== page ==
Locarno Film Fest to Pay Tribute to Italy's Titanus Studios With Retrospective

The studio focus is an unusual move for the festival's well-regarded retrospective section, usually dedicated to a single director.

ROME – The Locarno Film Festival announced Tuesday it would host a retrospective dedicated to Italy's Titanus film production studio.

Titanus, which Locarno referred to as the European equivalent of Metro Goldwin Mayer or 20th Century Fox, was founded by Gustavo Lombardo in 1904 and continues to produce films today. But the retrospective will focus on the so-called Golden Era of Italian film, starting from the end of World War II through the 1960s.

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The studio was behind productions from iconic figures like Federico Fellini, Luchino Visconti, Dino Risi, and Ermanno Olmi with star-studded casts that featured the likes of Alberto Sordi, Marcello Mastroianni, Vittorio Gassman, Sophia Loren, Gina Lollobrigida, and Claudia Cardinale.

Though the full lineup for the retrospective has not been released, the festival did say it would screen Risi’s romantic comedy series Bread, Love, and … (Pane, amore, e…) and Poor But Beautiful (Poveri ma belli).

Locarno’s retrospectives are well regarded among festival goers, but it is unusual for the event to focus on a studio. Usually, the retrospectives look at the work of a single director, including George Cukor, Otto Preminger, Vincente Minnelli, and Ernst Lubitsch, respectively, over the last four years.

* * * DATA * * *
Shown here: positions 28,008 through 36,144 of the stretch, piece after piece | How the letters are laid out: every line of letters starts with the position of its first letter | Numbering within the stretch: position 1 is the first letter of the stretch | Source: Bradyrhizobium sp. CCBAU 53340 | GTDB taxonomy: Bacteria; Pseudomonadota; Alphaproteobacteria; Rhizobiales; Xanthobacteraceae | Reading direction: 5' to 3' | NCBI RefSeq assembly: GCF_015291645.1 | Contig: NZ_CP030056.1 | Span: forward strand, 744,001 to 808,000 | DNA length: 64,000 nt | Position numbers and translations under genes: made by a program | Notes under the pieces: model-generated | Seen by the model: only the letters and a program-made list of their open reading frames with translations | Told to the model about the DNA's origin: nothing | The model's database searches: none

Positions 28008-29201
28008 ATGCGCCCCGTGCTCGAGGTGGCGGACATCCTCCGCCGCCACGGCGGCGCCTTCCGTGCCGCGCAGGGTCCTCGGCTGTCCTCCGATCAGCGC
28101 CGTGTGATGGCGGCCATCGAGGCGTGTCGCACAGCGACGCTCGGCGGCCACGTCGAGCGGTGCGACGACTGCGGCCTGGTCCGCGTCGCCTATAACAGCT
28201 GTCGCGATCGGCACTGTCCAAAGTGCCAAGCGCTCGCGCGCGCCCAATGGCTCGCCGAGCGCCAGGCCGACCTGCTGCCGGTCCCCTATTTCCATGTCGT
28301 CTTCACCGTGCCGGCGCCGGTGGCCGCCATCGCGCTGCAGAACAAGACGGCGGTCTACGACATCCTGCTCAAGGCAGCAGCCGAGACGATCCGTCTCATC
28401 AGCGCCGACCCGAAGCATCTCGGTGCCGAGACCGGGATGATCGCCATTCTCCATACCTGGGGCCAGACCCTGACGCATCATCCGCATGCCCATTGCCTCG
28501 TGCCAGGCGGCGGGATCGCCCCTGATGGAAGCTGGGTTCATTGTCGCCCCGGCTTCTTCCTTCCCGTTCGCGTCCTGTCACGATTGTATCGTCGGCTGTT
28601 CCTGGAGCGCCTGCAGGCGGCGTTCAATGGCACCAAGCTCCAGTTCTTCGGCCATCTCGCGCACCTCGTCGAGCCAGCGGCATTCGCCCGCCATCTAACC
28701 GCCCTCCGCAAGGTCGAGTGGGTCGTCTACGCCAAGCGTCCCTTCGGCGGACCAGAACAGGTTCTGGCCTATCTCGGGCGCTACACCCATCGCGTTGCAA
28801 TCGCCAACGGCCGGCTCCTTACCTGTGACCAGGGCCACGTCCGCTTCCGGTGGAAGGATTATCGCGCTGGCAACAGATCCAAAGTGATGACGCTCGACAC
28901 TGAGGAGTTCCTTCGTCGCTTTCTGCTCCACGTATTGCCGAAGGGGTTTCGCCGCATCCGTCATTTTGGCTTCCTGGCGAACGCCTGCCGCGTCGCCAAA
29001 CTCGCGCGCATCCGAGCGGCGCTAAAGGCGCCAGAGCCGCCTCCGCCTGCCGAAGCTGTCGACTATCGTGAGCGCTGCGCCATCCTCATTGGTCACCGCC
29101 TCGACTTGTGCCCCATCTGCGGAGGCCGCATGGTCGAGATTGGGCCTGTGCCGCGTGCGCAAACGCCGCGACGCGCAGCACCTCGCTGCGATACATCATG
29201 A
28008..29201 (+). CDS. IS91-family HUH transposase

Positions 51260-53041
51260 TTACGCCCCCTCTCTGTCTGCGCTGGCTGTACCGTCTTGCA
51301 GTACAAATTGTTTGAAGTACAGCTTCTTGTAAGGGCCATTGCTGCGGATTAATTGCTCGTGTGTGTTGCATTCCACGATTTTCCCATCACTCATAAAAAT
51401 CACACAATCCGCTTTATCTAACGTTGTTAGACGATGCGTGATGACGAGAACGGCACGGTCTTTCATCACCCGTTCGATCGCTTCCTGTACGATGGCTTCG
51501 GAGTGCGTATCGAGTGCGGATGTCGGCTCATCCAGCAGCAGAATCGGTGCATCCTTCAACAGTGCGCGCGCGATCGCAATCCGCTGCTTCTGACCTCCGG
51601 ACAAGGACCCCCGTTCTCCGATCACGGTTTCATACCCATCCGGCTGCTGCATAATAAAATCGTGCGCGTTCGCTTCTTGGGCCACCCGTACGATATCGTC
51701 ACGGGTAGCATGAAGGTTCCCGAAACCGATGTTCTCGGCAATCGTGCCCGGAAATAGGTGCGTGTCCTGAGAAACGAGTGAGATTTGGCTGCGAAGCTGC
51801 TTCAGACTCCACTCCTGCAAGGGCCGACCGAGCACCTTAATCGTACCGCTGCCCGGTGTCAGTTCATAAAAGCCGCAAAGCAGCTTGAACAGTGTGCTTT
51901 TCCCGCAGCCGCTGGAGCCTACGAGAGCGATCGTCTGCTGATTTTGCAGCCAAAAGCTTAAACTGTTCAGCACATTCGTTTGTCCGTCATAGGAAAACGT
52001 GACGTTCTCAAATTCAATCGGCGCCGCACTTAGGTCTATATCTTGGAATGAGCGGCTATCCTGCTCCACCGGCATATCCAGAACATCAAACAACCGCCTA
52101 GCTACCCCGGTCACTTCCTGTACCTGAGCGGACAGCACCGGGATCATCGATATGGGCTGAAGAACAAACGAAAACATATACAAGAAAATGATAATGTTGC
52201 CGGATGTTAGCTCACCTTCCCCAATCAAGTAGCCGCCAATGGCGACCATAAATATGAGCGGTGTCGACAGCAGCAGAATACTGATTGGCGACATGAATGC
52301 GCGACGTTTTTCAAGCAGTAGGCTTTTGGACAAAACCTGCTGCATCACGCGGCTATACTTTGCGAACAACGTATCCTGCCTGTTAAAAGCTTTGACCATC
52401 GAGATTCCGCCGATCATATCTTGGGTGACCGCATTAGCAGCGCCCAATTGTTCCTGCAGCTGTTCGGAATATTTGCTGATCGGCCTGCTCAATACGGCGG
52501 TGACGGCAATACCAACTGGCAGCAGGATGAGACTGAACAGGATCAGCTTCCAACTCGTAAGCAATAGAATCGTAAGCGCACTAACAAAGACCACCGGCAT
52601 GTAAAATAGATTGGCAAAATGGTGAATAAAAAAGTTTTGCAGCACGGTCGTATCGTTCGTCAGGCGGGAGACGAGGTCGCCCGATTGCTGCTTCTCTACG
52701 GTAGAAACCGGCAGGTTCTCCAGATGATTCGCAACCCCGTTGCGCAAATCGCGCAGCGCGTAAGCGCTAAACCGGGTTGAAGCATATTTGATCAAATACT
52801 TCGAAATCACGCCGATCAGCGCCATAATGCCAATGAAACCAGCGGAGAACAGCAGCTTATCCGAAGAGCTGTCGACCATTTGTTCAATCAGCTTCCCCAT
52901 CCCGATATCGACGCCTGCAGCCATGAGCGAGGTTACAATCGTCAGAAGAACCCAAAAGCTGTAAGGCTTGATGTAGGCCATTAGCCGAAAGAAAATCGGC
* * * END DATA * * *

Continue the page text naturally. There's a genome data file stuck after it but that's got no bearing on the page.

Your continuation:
Carlo Chatrian, the festival’s artistic director, cut his teeth at the festival curating the retrospectives before being named to his current position ahead of last year’s event.

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Chatrian said the focus on Titanus was a way to examine the history of Italian cinema. "The idea of telling the story of Italian film through the country’s biggest 'dream factory' … relates to our project of re-reading the past that has become a characteristic of the festival’s programming," he said. "To explore the world of Titanus is to explore that crucible of popular and auteur cinema as they intersect and feed each other."

The 67-year-old lakeside Swiss event takes place this year from Aug. 6 to 16.

Twitter: @EricJLyman